This reduction and cap apply to all final consumers except those who could have concluded a branch agreement or a covenant, but have failed to do so, or those who have not respected the conditions set out in this branch agreement or covenant. Companies who would have enjoyed a reduction because of a branch agreement or covenant, of which they did not respect the conditions, will have to reimburse the CREG and will lose the reduction for the next year.

Elia will be responsible for the collection of the offshore surcharge by invoicing it to the holders of an access contract or the DSOs. The latter may pass on the offshore surcharge to their own customers. The CREG has an obligation to compensate the suppliers for the total sum of the reductions. In practice, the suppliers are thus used as “buffers”: they have to pay the full amount to Elia, but have to grant immediately the reduction to the final consumers, then to reclaim it from the CREG.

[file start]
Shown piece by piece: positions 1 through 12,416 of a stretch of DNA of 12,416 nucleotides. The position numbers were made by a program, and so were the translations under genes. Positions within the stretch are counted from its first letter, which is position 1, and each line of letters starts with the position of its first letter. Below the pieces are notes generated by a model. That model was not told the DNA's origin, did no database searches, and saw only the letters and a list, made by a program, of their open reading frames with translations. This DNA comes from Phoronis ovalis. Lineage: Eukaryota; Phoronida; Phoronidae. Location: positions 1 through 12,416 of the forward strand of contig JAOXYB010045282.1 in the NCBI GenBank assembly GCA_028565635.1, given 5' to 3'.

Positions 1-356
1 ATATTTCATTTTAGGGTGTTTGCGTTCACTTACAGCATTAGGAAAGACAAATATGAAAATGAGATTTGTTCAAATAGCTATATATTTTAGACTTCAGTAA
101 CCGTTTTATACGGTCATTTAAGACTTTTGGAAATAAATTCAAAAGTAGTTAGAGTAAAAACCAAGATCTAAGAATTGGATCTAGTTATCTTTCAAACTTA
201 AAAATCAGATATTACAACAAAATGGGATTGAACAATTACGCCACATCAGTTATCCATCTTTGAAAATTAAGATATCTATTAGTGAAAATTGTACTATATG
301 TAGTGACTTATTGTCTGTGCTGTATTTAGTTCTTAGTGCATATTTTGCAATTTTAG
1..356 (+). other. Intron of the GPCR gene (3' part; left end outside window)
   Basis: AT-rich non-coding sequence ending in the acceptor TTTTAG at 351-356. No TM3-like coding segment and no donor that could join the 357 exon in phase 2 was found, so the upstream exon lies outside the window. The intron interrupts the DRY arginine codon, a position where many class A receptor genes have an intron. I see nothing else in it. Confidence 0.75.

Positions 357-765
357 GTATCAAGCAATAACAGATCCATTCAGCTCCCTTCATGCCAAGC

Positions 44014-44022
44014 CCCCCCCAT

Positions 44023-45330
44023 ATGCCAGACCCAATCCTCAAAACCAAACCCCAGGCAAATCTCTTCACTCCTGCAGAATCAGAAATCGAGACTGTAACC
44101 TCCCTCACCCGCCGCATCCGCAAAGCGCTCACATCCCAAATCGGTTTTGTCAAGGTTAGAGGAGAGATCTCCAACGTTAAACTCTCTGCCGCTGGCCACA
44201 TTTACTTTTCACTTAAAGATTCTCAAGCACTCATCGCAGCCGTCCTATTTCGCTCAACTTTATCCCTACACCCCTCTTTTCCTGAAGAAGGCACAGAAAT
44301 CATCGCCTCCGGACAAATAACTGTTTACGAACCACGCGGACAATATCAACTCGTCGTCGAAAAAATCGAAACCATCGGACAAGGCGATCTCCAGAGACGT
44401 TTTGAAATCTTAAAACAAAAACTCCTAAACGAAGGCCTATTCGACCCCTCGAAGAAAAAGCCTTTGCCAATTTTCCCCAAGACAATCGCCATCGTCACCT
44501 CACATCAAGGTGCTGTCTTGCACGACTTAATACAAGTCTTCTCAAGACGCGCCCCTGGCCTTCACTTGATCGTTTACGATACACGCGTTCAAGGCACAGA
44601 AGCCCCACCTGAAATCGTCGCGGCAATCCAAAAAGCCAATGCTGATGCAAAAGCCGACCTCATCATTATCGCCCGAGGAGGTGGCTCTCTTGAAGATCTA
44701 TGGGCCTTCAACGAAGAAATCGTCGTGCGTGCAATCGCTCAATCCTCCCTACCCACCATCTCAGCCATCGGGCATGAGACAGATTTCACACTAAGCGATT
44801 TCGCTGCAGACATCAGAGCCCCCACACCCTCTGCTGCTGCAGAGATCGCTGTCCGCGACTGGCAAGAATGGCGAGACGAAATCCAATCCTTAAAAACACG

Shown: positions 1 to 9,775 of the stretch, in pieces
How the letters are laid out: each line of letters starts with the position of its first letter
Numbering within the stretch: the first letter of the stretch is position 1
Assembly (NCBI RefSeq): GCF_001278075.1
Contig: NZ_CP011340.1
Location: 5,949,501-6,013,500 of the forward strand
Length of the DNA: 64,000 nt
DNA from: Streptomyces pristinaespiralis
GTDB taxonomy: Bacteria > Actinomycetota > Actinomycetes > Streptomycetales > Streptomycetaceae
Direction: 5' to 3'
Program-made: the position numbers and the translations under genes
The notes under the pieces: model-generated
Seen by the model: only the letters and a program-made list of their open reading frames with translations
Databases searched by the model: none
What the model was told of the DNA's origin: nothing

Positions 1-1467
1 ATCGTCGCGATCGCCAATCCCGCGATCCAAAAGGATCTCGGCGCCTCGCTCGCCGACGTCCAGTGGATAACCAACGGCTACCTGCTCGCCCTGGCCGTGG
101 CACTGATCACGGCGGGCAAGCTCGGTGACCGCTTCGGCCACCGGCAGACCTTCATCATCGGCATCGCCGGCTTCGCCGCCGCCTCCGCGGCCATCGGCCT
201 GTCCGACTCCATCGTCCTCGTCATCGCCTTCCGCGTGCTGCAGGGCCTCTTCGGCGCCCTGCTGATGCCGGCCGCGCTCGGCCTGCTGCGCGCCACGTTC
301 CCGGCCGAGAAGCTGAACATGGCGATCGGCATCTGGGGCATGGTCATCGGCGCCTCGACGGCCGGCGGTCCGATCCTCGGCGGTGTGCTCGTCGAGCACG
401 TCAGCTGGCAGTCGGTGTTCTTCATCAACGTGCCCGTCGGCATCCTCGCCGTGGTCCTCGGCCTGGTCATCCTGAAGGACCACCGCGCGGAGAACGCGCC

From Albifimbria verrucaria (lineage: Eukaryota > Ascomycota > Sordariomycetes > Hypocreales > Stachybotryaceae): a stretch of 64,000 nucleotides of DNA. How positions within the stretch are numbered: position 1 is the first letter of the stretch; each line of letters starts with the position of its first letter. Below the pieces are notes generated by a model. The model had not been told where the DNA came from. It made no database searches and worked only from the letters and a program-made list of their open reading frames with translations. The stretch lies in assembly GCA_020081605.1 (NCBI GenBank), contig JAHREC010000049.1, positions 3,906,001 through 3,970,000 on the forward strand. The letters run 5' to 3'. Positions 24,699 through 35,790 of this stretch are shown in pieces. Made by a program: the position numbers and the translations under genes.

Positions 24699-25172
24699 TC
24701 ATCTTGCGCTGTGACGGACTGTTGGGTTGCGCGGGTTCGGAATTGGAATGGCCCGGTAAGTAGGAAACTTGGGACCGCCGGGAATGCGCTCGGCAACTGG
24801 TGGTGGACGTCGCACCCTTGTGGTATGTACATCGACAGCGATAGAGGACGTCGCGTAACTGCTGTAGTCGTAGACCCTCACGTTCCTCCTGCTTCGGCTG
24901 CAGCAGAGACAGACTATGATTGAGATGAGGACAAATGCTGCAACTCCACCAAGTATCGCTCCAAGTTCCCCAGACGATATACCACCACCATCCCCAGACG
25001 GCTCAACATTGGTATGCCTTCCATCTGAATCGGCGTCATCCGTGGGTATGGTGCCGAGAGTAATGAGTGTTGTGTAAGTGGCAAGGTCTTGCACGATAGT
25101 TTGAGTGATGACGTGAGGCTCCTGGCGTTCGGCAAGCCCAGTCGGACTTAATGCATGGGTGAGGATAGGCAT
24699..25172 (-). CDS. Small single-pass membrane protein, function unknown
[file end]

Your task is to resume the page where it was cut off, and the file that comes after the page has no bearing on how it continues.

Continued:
The reductions will be compensated with the money received from certain excises, and, if those sums were to be insufficient, with a part of the revenues from the company tax.

The CREG must report each trimester to the Chamber of Representatives and the Ministers for Energy, Budget and Finance on the payments that it has made.

In its advice, the Council of State indicated among other things that the Programme Act requires a consultation by the federal government of the Regional governments, and that the Programme Act must be notified to the European Commission for an assessment of its conformity with the state aid rules. It is unclear whether these measures have been taken.

Finally, it should be noted that the newspaper De Tijd announced on 3 July 2012 that the State Secretary for Energy intends to propose to the (Belgian) Council of Ministers to use part of the tax on the nuclear rent and part of the revenues from the opened access to the production capacity of the nuclear power plant Tihange I to finance the offshore wind parks and hence to lower the offshore surcharge for all final consumers.


  1. Levelised cost of energy.
  2. Power Purchase Agreement.
  3. Belgian Official Gazette 1 July 2013.